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Drawing compelling parallels with today from the over-looked period after Rome fell and before the Middle Ages, known as “Late Antiquity”; highly-respected strategic thinker Robert Kaplan predicts a global return to tribalism and religiosity, as America retreats into isolationism.

Fall of RomeThe Pax Romana was a period of relative peace and stability throughout the Greater Mediterranean. By 700 A.D., the Roman Empire had disappeared from the map of the West, the Sassanid Persian Empire had vanished from the Near East, Europe had become Christian, and the Near East and most of North Africa had become Muslim.

Today, tribes with four-wheel-drive vehicles, satellite phones, plastic explosives, and shoulder-fired missiles help close the distance between Late Antiquity and the early 21st century.
We are at the dawn of a new epoch that may well be as chaotic as that one and that may come upon us more quickly because of the way the electronic and communications revolutions, combined with a population boom, have compressed history.

By 700 A.D., the Roman Empire had disappeared from the map of the West, the Sassanid Persian Empire had vanished from the Near East, Europe had become Christian, and the Near East and most of North Africa had become Muslim. – See more at: http://www.foreignpolicy.com/articles/2013/12/03/augustine_s_world_what_antiquity_tells_us_about_syria#sthash.coL1EJCF.dpuf
By 700 A.D., the Roman Empire had disappeared from the map of the West, the Sassanid Persian Empire had vanished from the Near East, Europe had become Christian, and the Near East and most of North Africa had become Muslim. – See more at: http://www.foreignpolicy.com/articles/2013/12/03/augustine_s_world_what_antiquity_tells_us_about_syria#sthash.coL1EJCF.dpuf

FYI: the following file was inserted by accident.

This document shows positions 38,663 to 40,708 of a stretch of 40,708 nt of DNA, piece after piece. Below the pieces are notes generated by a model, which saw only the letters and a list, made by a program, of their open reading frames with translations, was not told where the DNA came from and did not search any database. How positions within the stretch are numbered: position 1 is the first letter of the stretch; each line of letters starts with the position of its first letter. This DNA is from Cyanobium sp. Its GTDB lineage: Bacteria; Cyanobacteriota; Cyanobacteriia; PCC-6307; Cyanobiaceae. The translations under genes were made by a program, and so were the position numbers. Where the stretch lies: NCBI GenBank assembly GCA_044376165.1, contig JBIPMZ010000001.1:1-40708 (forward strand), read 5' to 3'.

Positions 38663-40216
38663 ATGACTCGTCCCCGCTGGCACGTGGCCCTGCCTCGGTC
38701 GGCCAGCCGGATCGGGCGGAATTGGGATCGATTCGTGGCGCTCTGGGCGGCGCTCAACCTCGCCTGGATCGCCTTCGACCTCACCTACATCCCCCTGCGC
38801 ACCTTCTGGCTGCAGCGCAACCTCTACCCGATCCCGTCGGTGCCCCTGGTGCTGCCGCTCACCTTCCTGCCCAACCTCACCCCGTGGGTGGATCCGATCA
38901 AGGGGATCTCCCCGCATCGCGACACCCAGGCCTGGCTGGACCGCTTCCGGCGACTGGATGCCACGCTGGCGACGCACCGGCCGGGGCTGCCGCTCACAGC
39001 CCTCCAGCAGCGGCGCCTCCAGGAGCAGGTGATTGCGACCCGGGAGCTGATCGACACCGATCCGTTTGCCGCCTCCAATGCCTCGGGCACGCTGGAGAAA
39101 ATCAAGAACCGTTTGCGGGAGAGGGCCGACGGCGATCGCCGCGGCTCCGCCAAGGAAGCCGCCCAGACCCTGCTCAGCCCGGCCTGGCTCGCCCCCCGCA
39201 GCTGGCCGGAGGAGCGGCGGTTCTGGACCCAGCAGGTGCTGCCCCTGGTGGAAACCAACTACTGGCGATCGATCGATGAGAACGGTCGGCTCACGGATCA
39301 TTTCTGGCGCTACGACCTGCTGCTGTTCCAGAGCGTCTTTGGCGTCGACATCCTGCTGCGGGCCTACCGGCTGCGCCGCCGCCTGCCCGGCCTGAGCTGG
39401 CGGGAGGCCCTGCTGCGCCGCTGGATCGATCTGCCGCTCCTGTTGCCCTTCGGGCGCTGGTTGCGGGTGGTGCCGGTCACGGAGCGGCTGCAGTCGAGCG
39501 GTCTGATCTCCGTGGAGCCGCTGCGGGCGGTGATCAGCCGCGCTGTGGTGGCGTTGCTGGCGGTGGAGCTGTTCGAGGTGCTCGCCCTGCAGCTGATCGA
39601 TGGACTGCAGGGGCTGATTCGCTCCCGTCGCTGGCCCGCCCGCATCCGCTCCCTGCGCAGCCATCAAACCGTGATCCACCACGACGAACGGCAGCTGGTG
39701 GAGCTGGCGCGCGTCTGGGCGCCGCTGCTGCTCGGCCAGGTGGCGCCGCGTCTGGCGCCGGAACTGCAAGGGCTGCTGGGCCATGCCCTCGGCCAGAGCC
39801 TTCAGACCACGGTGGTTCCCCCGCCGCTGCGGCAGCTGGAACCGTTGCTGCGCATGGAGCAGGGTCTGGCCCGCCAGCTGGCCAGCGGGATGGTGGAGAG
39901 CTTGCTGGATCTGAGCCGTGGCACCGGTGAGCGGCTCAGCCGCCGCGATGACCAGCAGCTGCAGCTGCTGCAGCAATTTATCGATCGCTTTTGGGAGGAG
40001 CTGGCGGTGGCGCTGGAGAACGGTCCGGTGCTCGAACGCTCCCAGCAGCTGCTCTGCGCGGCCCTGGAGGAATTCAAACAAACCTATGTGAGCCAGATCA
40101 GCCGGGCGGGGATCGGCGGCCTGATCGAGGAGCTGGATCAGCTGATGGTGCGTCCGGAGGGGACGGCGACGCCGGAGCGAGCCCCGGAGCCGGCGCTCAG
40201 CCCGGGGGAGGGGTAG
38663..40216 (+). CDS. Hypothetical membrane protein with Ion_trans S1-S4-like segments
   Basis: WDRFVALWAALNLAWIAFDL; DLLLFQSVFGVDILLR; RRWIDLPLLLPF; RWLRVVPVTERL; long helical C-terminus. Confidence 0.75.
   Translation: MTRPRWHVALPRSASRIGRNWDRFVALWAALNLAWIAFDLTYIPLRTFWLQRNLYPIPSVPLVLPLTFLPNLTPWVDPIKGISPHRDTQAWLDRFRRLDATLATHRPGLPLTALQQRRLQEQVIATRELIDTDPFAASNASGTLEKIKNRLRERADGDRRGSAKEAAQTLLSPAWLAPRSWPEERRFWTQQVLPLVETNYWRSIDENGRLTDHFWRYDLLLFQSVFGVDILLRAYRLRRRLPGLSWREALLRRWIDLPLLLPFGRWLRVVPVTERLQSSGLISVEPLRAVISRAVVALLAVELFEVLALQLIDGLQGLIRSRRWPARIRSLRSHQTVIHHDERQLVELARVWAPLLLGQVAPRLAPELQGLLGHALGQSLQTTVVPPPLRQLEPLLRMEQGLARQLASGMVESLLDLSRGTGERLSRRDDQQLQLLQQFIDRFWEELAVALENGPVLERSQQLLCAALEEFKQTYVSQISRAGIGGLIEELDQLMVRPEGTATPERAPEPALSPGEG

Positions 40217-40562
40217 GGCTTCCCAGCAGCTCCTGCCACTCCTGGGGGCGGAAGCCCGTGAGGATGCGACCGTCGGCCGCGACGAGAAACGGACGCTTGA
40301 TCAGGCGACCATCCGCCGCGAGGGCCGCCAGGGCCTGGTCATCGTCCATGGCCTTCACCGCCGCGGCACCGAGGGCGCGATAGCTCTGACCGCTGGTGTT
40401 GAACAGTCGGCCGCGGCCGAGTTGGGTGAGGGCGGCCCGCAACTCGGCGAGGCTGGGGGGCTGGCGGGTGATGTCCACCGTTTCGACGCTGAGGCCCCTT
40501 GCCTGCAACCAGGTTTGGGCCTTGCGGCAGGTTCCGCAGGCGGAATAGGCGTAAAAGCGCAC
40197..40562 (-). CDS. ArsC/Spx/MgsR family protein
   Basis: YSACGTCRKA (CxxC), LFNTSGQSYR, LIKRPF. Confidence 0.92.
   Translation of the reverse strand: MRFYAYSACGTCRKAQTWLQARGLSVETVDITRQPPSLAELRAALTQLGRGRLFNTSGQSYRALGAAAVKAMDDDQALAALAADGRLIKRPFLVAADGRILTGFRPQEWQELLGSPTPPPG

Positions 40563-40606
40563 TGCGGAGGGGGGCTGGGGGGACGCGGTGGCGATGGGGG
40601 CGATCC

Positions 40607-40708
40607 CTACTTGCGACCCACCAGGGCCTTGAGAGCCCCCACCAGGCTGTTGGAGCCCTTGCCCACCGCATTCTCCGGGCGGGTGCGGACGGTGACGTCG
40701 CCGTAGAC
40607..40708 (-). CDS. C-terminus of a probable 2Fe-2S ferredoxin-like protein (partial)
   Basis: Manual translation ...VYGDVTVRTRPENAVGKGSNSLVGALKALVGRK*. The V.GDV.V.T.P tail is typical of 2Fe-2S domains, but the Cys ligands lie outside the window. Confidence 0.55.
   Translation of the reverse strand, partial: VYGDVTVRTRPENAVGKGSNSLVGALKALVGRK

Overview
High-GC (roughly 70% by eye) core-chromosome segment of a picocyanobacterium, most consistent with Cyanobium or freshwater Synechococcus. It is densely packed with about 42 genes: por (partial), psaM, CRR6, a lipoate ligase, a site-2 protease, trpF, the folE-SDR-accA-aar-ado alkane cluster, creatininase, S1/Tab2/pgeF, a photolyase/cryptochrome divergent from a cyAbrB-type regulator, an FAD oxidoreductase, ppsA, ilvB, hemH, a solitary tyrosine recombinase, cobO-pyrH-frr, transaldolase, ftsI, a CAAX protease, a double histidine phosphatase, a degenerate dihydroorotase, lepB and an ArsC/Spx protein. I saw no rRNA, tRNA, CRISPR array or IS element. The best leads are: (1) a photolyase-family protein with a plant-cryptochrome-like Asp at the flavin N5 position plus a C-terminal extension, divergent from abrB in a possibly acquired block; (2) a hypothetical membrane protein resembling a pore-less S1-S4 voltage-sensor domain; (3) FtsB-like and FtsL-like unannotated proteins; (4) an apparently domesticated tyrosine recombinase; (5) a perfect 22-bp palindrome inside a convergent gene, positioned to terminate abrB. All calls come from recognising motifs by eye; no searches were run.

By 700 A.D., the Roman Empire had disappeared from the map of the West, the Sassanid Persian Empire had vanished from the Near East, Europe had become Christian, and the Near East and most of North Africa had become Muslim. – See more at: http://www.foreignpolicy.com/articles/2013/12/03/augustine_s_world_what_antiquity_tells_us_about_syria#sthash.coL1EJCF.dpuf

via Augustine’s World. (more…)

Good Riddance to Brotherhood’s Fake Democrats July 5, 2013

Posted by tkcollier in Geopolitics, In The News, philosophy & politics, Religion.
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The saving grace in Egypt, King Abdulla of Jordan said, was that Mursi seemed too unsophisticated to successfully pull off his vision. “There’s no depth to the guy,” he said of Mursi. The king compared him unfavorably to Recep Tayyip Erdogan, the Islamist prime minister of Turkey. Like Mursi, the king asserted, Erdogan was also a false democrat, but one with patience. “Erdogan once said that democracy for him is a bus ride,” Abdullah said. “Once I get to my stop, I’m getting off.”

Unlike Mursi, however, Erdogan was masterful at manipulating a system that didn’t trust him, the king said. “Instead of the Turkish model, taking six or seven years — being an Erdogan — Mursi wanted to do it overnight.” Recent events in Turkey, including the government’s miscalculated response to mass protests, have shown that perhaps even Erdogan isn’t an Erdogan anymore.

Political IslamHad the military not intervened, though, the Muslim Brotherhood may have tried, over time, to make sure that Egypt’s first free and fair election was also its last. A number of Egyptian friends have written me in the past day, arguing that what the Egyptian people did — or, more to the point, what the Egyptian army, responding to the will of the people, did — was to forestall the rise of a new Hitler. If the Germans, who chose Adolf Hitler in a democratic election, had turned on him a year later, well, you know the rest. The analogy is overdone for so many reasons, but it is absolutely true that the Muslim Brotherhood is a totalitarian cult, not a democratic party.

via Good Riddance to Brotherhood’s Fake Democrats – Bloomberg.

Why Is Gay Porn So Popular in Pakistan? June 21, 2013

Posted by tkcollier in Lifestyle, philosophy & politics, Religion.